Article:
“Ours, as you know, is a government of limited powers. The Constitution confers the authority for certain actions upon the President and the Congress, and explicitly prohibits them from taking other actions. This is done to protect the rights and liberties of the people. The Government is limited, only the people are absolute. Whenever the legislative or executive power undertakes to overstep the bounds of its limitations, any person who is injured may resort to the courts for protection and remedy. We do not submit the precious rights of the people to the hazard of a prejudiced and irresponsible political determination, but preserve and protect them by an independent and impartial judicial determination. We do not expose the rights of the weak to the danger of being overcome in the public forum by popular uproar, but protect them in the sanctity of the courtroom, where the still, small voice will not fail to be heard. Any attempt to change this method of procedure is an attempt to put the people again in jeopardy of the impositions and the tyrannies from which the first Continental Congress sought to deliver them. The only position that Americans can take is that they are against all despotism whether it emanate from a monarch, from a parliament, or from a mob. A significant circumstance of the First Congress, one which ought never to be overlooked, lies in the fact that it resulted from the voluntary effort on the part of the people to redress their own grievances and remedy their own wrongs. We pay too little attention to the reserve power of the people to take care of themselves. We are too solicitous for government intervention, on the theory, first, that the people themselves are helpless, and second, that the Government has superior capacity for action. Often times both of these conclusions are wrong.”

The lessons of what has now become known as the Progressive Era, the period just coming to a close as Coolidge came to national office, afforded helpful direction on this front. The perceived abuses that had fueled the intervention of government may have been helpful at times and in certain locales. It may yet be necessary, Coolidge granted, but it was a serious mistake to believe that intervention, once introduced, was “always wisely administered.” The Progressive Era had not been so progressive or successful, as it appeared it would be at its inception. In the effort to curtail wrongdoing, “its restrictions often hamper development and progress, retard enterprise” and bring government, as it is supposed to function, into disrepute. “The real fact is that in a republic like ours the people are the government, and if they cannot secure perfection in their own economic life it is altogether improbable that the Government can secure it for them.” Given this reality – that in America the people are sovereign, “capable of owning and managing their own government” — how can anyone credibly maintain that those same people are incapable and unable “to own and manage their own business”? Coolidge’s example of keeping utilities outside of Government middle men, owned instead by the tens of millions of Americans who invest in its growth and maintenance, validates the principle insisted upon since those early days of the Continental Congress.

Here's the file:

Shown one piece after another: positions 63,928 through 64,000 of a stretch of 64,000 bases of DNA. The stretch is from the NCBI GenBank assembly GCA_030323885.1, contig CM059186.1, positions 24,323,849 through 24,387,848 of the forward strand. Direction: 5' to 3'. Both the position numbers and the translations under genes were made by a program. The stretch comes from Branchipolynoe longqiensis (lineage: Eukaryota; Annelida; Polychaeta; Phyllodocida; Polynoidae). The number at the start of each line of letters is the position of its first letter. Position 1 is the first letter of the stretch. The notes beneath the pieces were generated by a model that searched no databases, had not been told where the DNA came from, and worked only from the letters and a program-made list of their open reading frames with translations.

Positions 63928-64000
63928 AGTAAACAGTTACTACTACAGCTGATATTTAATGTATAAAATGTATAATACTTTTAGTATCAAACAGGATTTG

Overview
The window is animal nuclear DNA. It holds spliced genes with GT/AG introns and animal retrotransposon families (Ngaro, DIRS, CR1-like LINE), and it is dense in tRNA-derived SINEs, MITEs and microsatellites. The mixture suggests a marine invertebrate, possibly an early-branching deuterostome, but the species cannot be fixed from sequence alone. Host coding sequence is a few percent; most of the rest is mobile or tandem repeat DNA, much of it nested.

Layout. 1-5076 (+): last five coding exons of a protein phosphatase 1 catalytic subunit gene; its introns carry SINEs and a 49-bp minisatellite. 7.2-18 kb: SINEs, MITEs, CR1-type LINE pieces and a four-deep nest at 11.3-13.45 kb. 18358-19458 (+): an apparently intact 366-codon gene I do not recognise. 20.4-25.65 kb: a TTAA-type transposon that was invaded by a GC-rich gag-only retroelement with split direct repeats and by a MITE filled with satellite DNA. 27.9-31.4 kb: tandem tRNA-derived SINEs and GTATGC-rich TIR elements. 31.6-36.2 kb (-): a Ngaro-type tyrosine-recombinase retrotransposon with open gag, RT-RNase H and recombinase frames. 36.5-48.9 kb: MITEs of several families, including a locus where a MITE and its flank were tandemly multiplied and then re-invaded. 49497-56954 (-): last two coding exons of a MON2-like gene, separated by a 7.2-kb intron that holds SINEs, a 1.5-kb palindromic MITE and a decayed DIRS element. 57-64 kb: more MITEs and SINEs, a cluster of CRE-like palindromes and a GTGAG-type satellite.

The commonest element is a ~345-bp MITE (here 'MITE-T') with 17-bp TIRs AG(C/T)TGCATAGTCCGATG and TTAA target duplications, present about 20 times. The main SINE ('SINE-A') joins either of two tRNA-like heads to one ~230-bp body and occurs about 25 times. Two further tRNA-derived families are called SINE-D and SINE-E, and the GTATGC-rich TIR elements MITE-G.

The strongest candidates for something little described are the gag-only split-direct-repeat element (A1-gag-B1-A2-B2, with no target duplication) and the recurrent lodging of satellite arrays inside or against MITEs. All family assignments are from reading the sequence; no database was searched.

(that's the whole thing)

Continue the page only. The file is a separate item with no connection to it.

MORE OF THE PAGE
“Our forefathers were alert to resist all encroachments upon their rights. If we wish to maintain our rights, we can do no less. Through the breaking down of the power of the courts lies an easy way to the confiscation of the property and the destruction of the liberty of the individual. With railways and electrical utilities under political control, the domination of a group would be so firmly entrenched in the whole direction of our Government, that the privilege of citizenship for the rest of the people would consist largely in the payment of taxes. The Fathers sought to escape from any such condition, through the guarantees of our Constitution. They put their faith in a free republic. If we wish to maintain what they established, we shall do well to leave the people in the ownership of their property, in control of their Government, and under the protection of their courts. By a resolute determination to resist all these encroachments we can best show our reverence and appreciation for the men and the work of the first Continental Congress.”

Closing his address to all those gathered this day, ninety years ago, President Coolidge left his audience with the reminder that the best commemoration of this day and the work that was begun — now two hundred and forty years later — is observed when we make full use of our freedoms and kindle again that alert resistance to government’s penchant to encroach on them. The experiences of the First Congress serve as a warning that “small infractions” can demolish “great principles of liberty.” However, it also carries a hopeful reminder that though “any kind of tyranny” can follow an abandonment of the integrity of our courts, tyrants cannot withstand the resolute determination of a united, watchful and sovereign people.

Carpenter's Hall, where the first Continental Congress met, September 25, 1774. President Coolidge commemorated the 150th anniversary of that meeting here in 1924.

Carpenter’s Hall, where the first Continental Congress met, September 25, 1774. President Coolidge commemorated the 150th anniversary of that meeting here in 1924.